August 13, 2012
- Great Things to do Before School Starts!
- Maryland Tax Free Week Here!
- Sesame Street Live - "Elmo Makes Music"
- 2012-2013 MCPS School Calendar & Supplies
- ParaNorman Cupcake Kit Giveaway
- Great New Apps from Disney Junior
- College is just around the corner
- Flip Flop Wreath
- Key Lime Pie
- Nat Geo Wild Animal Puzzles & Card Games Review
- Back to School Basics
- Make Mornings Easy!
- This Week's Calendar
- Plan Ahead
- Local Children's Theater Productions
- Weekly Open Gyms & Storytimes
- Kids Eat Free or For Less!
- My Medifast Journey - An Update
- Macaroni Kid Saves
- Thanks to some of our fabulous Site Sponsors!
Make this year count for college!
It seems like just yesterday you were getting your little one ready for his first day of kindergarten. Now you’re approaching his freshman year of high school. It’s time to have “the talk.” No, not that one! The talk about taking academics seriously, excelling at one or two extracurricular activities, participating in community events, and figuring out what colleges would be a good fit.
First, rest assured, there are colleges that are a great fit for your teenager. In fact, there are several. Here are some suggestions to assist with prioritizing the high school years, and assisting with the college selection process.
Become familiar with the guidance department. Have your son introduce himself to his counselor long before he’s asking for transcripts and letters of recommendation to be sent. Also, you might find the department has some extremely helpful resources that can be utilized throughout high school.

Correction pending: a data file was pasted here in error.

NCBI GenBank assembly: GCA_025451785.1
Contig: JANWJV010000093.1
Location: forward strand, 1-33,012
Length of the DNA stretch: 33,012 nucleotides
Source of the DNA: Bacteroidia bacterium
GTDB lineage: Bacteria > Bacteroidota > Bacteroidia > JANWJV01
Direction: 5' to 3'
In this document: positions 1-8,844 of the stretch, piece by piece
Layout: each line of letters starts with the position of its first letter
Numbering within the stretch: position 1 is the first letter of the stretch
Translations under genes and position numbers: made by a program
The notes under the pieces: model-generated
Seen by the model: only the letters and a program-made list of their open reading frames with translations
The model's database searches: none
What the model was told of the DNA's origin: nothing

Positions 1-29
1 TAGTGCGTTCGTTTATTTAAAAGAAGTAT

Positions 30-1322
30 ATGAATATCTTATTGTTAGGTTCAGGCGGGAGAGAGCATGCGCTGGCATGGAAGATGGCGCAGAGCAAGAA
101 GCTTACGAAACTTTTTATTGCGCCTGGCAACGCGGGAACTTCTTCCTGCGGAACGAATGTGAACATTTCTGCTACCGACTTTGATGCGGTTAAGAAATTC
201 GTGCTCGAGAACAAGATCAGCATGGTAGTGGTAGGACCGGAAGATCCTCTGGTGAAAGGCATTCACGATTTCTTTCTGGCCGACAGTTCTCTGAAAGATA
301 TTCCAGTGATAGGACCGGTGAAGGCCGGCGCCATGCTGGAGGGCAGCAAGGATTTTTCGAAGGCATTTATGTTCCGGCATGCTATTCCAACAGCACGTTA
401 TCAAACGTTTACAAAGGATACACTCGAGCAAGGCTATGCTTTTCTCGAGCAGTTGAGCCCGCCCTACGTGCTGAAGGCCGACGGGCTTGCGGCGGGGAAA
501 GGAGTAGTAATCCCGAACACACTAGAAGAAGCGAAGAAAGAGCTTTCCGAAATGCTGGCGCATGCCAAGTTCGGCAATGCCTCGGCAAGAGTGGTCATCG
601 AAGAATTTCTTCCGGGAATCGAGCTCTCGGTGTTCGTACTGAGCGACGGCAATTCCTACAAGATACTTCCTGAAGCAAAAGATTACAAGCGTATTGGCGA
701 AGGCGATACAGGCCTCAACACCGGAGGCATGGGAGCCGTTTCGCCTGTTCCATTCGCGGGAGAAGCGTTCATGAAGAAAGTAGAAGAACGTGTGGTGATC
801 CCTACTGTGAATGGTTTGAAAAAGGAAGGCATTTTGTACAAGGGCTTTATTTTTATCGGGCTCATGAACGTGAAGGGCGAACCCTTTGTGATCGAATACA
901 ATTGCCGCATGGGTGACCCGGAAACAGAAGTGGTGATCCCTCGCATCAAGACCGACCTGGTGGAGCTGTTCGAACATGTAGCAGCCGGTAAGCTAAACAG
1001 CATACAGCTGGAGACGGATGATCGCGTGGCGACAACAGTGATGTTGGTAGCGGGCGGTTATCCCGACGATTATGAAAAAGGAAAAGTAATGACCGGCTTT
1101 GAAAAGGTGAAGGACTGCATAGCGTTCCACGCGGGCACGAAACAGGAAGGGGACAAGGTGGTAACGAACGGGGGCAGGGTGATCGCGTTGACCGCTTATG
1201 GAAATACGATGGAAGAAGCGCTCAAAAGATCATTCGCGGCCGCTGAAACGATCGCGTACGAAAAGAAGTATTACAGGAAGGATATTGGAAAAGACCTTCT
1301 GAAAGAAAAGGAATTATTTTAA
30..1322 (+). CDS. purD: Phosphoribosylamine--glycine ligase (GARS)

Academics matter. They matter now, sophomore year, junior year, and even through senior year! Colleges compare the student’s course load to what’s offered at the individual high school. So, although I’m not suggested he take every AP course available, it does need to be a rigorous course of study.
The old “Jack of All Trades, Master of None” applies here. Yes, there are advantages to trying out new things, and I’m not discouraging self-exploration. It’s just some folks have the mindset that the more clubs their children are in, the better this looks on a college application. Most colleges want to see progression. It’s more impressive that your son went from club member to vice president then that he can fill every line on the application with a bunch of clubs that had little impact.
Get on the same page. You can state in frustration “You don’t appreciate all we’ve done and sacrificed for you.” Only for your son to declare “Well, you just don’t understand.” argument—I’ve been privy to way too many! On both sides, fear is usually a pretty big factor. Alleviate that by exploring colleges early. That was the pressure isn’t on, and you can go to a local college and even enjoy a play or sporting event. Visiting is essential, and you’ll be amazed how quickly you get a feel for a school.
Discuss finances. There’s a lot to consider—the tuition, living expenses, and then how it’s going to be paid for. Don’t skip a discussion on the students’ spending habits! Many students graduate college with not only loan debt, but also credit card debt. If you’re funding college, great, but they still need to be fiscally responsible. If you’re not, break down what you can contribute, and what they’re expected to contribute.
Oh, and along the way, enjoy the process!
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